When is a Special Law Unlawfully Special?

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Practically all state constitutions purport to govern the enactment of special or local legislation. The approaches vary, the results are uneven, and the litigation is voluminous. Probably the one clear point emerging thus far is that no magic formula exists for completely resolving this considerable problem in the local government law of this country.

Everyone knows of Georgia's version of the development. Although our first three constitutions apparently met the matter by ignoring it, the Constitution of 1861 proffered a preliminary principle of prohibition. This principle sought perfection in the constitutions of 1865, 1868, 1877, and now issues forth one of the 1945 Constitution's most familiar proscriptions: "[N]o special law shall be enacted in any case for which provision has been made by an existing general law."

A fascinating facet of the proscription is the almost limitless list of questions thereby generated. What is a "special law"? What is a "general law"? What is a "case"? When is a general law "existing"? Can general statutes expressly save special statutes-either those already in existence or those. to be later enacted? Are there more general exceptions to the proscription? These types of peripheral inquiries aside, the most basic yet crucial quandary projected by the proscription is that of determining which special statutes are permitted and which are precluded. Obviously, the drawing of this line cannot be a mechanical exercise, yet some judicial constants in the undertaking ought to be discoverable. Basically, what is the thrust of prohibiting special statutes "in any case for which provision has been made" by general statutes? In determining a special statute's validity or invalidity, what is the focus of the exercise? Is the tell-tale test whether "conflict" exists between the general statute and the local one? Or, is the appropriate approach an effort to divine a general statutory purpose of "pre-emption"? Or again, is the expected examination to turn upon only a "subject area" treatment by the general statute?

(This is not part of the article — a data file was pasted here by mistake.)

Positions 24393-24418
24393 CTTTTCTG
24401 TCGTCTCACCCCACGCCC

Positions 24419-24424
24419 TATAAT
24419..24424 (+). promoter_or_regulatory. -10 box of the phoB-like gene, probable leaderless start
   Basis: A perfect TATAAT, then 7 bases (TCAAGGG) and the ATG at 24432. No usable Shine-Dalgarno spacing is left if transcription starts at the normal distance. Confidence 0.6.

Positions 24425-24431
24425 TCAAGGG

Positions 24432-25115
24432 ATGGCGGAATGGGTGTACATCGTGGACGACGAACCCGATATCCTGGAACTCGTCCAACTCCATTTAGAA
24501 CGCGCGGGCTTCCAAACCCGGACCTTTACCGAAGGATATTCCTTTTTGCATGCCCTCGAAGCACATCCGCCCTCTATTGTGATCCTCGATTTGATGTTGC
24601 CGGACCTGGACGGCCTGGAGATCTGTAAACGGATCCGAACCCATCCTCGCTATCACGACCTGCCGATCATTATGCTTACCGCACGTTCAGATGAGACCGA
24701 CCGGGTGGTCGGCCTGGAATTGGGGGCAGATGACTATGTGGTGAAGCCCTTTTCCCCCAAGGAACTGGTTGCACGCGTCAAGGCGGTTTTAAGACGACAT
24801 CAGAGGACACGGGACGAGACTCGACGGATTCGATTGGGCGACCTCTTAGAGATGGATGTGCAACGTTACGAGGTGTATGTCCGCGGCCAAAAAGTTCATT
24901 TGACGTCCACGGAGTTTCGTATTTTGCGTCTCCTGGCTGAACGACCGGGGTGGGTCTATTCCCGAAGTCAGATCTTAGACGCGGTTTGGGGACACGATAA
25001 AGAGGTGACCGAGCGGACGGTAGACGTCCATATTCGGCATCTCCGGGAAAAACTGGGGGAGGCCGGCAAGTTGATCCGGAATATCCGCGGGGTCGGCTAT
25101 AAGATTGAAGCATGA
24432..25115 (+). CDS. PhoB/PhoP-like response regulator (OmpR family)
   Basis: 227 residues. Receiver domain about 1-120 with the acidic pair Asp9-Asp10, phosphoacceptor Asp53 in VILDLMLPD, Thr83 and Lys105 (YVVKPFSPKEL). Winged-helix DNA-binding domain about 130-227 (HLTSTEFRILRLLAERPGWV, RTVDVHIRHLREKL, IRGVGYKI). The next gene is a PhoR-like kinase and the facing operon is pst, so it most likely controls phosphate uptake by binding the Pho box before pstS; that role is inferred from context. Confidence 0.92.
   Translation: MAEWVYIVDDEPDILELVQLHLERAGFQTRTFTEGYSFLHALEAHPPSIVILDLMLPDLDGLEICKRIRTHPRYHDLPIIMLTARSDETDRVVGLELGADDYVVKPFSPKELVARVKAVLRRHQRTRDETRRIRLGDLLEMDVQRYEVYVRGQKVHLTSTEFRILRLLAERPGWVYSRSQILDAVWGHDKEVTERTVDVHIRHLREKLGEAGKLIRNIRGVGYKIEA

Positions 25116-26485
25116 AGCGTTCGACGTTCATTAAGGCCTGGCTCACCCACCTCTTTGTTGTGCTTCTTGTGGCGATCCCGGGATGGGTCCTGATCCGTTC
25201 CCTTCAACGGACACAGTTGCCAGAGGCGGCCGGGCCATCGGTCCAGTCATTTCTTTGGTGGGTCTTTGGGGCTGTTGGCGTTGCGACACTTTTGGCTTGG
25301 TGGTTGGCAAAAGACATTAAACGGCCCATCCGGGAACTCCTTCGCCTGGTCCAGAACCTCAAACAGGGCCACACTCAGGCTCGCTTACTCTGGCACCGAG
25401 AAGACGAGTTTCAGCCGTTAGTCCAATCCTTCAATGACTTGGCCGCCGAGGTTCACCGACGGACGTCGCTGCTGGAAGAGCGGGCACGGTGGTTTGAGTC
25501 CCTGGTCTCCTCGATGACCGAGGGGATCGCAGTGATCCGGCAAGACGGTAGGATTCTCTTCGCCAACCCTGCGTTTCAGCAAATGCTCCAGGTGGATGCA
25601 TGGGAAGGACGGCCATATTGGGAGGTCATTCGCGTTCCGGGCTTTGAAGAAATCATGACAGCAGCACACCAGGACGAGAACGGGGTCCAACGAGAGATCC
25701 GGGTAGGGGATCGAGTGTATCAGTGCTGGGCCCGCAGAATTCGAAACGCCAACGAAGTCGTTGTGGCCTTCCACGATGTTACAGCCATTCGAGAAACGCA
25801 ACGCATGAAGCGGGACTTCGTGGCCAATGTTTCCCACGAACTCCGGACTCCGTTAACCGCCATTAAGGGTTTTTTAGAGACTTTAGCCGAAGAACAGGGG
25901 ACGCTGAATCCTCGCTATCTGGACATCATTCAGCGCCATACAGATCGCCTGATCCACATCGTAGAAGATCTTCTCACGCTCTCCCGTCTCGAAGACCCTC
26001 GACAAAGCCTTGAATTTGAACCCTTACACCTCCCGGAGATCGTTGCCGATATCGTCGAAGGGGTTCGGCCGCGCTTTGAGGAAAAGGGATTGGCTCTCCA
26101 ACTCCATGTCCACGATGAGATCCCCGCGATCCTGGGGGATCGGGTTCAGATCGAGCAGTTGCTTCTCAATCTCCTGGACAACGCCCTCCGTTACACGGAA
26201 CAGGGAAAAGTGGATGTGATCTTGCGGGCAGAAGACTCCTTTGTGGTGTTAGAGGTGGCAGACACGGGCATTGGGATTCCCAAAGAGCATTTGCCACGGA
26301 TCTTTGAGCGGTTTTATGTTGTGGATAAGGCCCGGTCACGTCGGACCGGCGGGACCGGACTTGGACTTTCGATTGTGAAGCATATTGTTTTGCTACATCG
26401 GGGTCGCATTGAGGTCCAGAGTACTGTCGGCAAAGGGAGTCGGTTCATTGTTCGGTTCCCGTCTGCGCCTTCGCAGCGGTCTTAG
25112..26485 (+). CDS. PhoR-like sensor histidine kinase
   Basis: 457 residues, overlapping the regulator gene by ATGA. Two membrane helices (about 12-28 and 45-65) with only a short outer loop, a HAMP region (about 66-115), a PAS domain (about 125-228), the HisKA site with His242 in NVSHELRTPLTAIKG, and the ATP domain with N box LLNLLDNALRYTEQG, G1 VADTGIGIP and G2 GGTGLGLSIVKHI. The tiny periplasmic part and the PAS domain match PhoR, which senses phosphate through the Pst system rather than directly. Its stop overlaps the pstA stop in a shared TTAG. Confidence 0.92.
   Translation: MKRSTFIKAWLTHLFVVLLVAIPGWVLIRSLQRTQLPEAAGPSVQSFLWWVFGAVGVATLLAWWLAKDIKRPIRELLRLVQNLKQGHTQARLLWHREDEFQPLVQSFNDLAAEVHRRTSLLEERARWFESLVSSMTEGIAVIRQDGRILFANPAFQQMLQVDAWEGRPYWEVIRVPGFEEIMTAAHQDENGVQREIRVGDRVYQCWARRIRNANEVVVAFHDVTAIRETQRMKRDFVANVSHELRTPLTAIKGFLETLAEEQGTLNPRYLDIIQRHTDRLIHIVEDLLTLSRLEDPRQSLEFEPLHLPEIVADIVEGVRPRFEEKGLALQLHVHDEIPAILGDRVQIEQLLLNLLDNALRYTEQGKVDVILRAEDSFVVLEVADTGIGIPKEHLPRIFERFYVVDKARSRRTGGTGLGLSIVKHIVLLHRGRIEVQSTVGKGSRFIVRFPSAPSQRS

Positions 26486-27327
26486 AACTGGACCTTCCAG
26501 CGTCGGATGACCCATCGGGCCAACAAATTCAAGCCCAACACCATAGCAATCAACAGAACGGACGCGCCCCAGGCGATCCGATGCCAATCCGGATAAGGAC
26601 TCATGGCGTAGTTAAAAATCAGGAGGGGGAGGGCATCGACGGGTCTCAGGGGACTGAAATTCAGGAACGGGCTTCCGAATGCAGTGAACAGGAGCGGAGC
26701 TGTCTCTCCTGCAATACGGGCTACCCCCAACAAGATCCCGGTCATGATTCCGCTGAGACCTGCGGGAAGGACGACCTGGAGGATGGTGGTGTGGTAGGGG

This quandary is not merely an academic one. If a special statute is invalid when a general statute is in "conflict," that is one thing. If a special statute is invalid when a general statute has dealt even superficially with the "subject area," that is another. Either way the ramifications are tremendous, and local government law is a direct recipient of them.

Since its formulation, the Georgia constitution's proscription on special and local legislation has precipitated a great deal of litigation. Although some of these controversies did not involve the point here focused, some did. Both appellate courts have participated in the process, and especially over the last four decades the trail is a trying one.' Without pretense at completeness, a few illustrative instances selected from each of those periods will assuredly reconfirm the adage that, at least in local government law, the easier the question, the harder the answer.

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